Death mask A highly-decorated mask placed on a mummy to guard the soul from evil on its journey to the Afterlife.
Demotic The normal, everyday writing used by the Egyptians in the later years of their civilization.
Deshret The ancient Egyptian name for the desert. The name means “the red land”, referring to the colour of the sand.
Embalm To preserve a body from decay.
Emmer A type of wheat grown in ancient Egypt. It was used for making bread.
Flail A gold, whip-like farming tool, carried by the pharaoh during ceremonies. It was a symbol of his power to punish enemies.
Giza A famous pyramid site, made up of three large pyramids. These are: the Great Pyramid of Khufu, the Pyramid of Khafre and the Pyramid of Menkaure.
Great Pyramid of Khufu The largest of the pyramids at Giza. It was 147 metres (482 feet) high. It is the only one of the Seven Wonders of the Ancient World still standing today.
Hathor The Egyptian goddess of love, music, joy and beauty.
Hatshepsut Queen of Egypt from 1479 to 1458 BC. When her husband Thutmose II died, she took power and was made pharaoh. She wore the traditional clothing of a male pharaoh, including a false beard.
Heb sed An ancient Egyptian festival held to celebrate the rule of the pharaoh. It was celebrated after 30 years of a pharaoh’s reign and then every three years afterwards. The pharaoh would have to perform physical activities to prove that he was still fit enough to rule Egypt.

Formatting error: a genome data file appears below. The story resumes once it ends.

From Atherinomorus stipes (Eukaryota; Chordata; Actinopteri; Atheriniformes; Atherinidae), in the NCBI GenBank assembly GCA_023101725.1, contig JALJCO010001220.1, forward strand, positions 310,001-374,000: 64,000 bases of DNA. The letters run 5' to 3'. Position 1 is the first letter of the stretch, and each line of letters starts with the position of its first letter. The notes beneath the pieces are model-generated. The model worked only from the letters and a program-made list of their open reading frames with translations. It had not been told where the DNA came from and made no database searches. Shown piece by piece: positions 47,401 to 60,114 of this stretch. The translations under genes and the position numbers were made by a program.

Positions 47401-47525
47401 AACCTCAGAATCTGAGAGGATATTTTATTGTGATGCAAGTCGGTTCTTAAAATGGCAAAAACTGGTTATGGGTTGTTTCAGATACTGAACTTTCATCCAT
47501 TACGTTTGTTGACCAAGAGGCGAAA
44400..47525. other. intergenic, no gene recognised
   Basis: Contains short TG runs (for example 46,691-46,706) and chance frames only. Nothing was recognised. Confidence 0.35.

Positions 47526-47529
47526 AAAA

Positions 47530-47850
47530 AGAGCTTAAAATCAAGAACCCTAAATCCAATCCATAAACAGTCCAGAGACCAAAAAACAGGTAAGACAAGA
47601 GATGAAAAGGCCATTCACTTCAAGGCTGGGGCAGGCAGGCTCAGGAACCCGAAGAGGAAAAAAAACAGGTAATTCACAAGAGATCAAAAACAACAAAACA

Hieratic The normal, everyday form of writing used by ancient Egyptians. It was a simplified form of hieroglyphics and was much quicker to use.
Hieroglyphics A form of Egyptian writing, using signs that resemble pictures. The signs themselves are known as hieroglyphs. They were used only for inscription on tombs and other official or ceremonial purposes.
Horus The Egyptian god of the sky, war and protection. He was depicted with the head of a falcon and was believed to enter a pharaoh’s body when he was crowned.
Inundation The annual flooding of the Nile. Each summer, rains upstream caused the Nile to burst its banks, laying down a fresh layer of rich, fertile earth across the floodplain on both sides. The Egyptians learned to irrigate the land so that it was not too dry or too sodden after the floods. They dug channels between the fields to take water to fields that were further away from the river.
Isis The Egyptian goddess of women, mothers and children.